3. Yes Jesus died for the whole world ! Yet individually, each must accept HIS sacrifice for their sin to be able to be one of HIS, He alone gives the ability thru the Holy Spirit and the preaching of HIS WORD from the Bible
    • Well said Melva I agree with you wholeheartedly. John 3: 5 Jesus answered, Verily, verily, I say unto thee, Except a man be born of water and of the Spirit, he cannot enter the kingdom of God.

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    • Melva, I quite agree with your statement. We can never be born again by our own good works for the "Heart of man is desperately wicked and who can know it ". Scripture teaches and our Lord states that we are born of this world and as such carry the sin of Adam but as is stated the new birth is from above and is a gift of God. Hence we are changed from earthly to heavenly through our Lord Jesus work on Calvary. Blessed be His name.
    • Thank you (Melva, John, and Colin) for commenting. You mentioned things like “spirit,” “word,” “works,” etc. An important question: What were the concepts that existed in the language and culture of first-century Jews like Jesus and Nicodemus? It can be very helpful to explore such questions when reading. Here is one more quick example from John 3. In both Hebrew and Greek a single word meant “breath,” “wind,” and “spirit.” So in the original text there is no shift from v. 6 (“spirit”) to v. 8 (“wind”) – both verses use the same word (unlike in most English translations).
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  4. I can swear on a stack of Bibles that I had never heard of Jesus (even though I sang Jesus loves me). I was not baptized, nor did I attend a religious assembly, yet I believe I was born again at that point in my life. My 1st century question is could the water (emersion) have been “rain” from heaven similar to Exodus 16:4 or Baruch 3:18
    • Kat, thank you for this comment and question. Water immersion/baptism in the Hebrew Bible and Jewish tradition will require another article or perhaps course – so stay tuned! Related to your question and what I wrote above: Genesis 27:39 speaks of “the dew of heaven from above”; this is one of the places where the Jewish-Greek Septuagint uses the same word as in John 3, ἄνωθεν (anôthen) “from above.” About Baruch – are you sure that is the verse you mean? Or perhaps 3 Baruch 10:8-10?
  5. Thank you for the insight, one question, are you saying that immersion in water is a requisite to salvation under Yeshua's Grace?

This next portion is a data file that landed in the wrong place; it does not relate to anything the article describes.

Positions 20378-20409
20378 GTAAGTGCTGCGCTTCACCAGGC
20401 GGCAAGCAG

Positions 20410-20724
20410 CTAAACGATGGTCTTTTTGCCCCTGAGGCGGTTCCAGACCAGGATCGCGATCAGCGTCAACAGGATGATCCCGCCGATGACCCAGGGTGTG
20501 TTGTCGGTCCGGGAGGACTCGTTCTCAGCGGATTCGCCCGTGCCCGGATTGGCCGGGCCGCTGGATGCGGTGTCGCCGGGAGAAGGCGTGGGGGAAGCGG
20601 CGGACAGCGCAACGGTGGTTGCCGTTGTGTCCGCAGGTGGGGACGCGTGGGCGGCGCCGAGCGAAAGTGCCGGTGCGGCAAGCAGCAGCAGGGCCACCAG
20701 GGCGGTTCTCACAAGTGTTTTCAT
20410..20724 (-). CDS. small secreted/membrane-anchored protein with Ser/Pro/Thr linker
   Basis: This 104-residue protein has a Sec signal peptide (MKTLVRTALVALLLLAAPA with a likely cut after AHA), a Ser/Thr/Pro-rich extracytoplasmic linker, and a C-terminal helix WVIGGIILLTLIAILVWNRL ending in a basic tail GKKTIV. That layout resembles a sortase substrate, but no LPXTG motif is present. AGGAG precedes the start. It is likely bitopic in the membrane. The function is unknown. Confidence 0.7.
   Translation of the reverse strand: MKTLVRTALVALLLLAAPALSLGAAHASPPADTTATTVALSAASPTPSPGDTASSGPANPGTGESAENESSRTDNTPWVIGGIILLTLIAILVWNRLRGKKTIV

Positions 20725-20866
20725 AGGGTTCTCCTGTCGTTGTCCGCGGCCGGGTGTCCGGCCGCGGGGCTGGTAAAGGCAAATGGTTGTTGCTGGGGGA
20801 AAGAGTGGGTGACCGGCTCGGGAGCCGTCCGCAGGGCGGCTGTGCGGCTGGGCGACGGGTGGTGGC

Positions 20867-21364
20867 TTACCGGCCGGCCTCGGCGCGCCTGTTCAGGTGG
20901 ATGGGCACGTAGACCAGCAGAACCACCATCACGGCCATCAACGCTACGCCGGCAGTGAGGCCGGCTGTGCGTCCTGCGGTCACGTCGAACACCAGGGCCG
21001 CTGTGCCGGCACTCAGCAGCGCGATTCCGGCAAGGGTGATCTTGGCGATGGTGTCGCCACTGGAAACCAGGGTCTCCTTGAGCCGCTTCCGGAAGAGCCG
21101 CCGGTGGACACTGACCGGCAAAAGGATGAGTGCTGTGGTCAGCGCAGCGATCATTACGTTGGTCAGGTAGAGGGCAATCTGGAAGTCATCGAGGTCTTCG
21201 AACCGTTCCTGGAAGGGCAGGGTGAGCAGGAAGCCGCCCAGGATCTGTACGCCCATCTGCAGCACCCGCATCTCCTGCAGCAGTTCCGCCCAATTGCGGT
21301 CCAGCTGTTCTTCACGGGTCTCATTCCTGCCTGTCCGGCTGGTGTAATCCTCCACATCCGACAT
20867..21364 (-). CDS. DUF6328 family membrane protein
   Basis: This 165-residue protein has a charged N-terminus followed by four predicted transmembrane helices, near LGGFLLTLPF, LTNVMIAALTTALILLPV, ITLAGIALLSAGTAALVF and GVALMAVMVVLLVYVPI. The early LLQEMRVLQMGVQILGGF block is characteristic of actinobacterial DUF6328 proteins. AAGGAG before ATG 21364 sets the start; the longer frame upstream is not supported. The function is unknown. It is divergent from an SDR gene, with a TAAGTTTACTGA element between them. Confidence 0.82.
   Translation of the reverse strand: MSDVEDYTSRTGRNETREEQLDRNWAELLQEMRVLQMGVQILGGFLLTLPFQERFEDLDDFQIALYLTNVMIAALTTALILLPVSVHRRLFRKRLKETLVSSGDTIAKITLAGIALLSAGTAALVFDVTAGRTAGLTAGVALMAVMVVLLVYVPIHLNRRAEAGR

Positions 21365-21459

• Thanks for joining the conversation, Steve! In this article I was only suggesting some aspects of what the phrase “born from above” probably meant in its original first-century Jewish context. However, the issue of water immersion/baptism in the Hebrew Bible and Jewish tradition is indeed related. Please stay tuned for (hopefully) more material to come on that topic!

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    • Yes it does, because there was a requirement to follow the Law,if you were an outsider,you could then be “saved” along with the Israelites(fulfilling Mosaic Law with them)Now, New Testament entrance into kingdom of Heaven is through water baptism in Jesus’ name and having faith and obedience to the Gospel.
  6. Is it not true that no one can come to the Father but by Jesus? And does not the father call us? My understanding of "born again" would be to forget all the old teaching that formed and shaped us to accepting Jesus into our hearts and minds and undergo a spiritual metamorphosis. Being renewd in our thinking and allowing the Word to transform us. To allow the Holy Spirit to teach us, prune us and deliver us from our stinking thinking. I guess one could go on for days
    • Thanks for your thoughts, Dellareese! The phrase could probably be interpreted in many different ways. I wonder, though, what meaning could Nicodemus have understood in that conversation?
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  7. Follow the conversation between Yeshua and Nakdimon. He testified that he came from above in John 3:13 and so His thoughts are higher than any Jewish and pagan thought. His mindset is always coming from above. He followed it up with another testimony in v.19 about some kind of verdict or judgment, it depends on which version you are referencing. Yeshua is full on with His heavenly origin. If you are of the spirit you can easily follow what he is saying. You do not need to be deeply schooled by way of philosophy or intellectual jargons.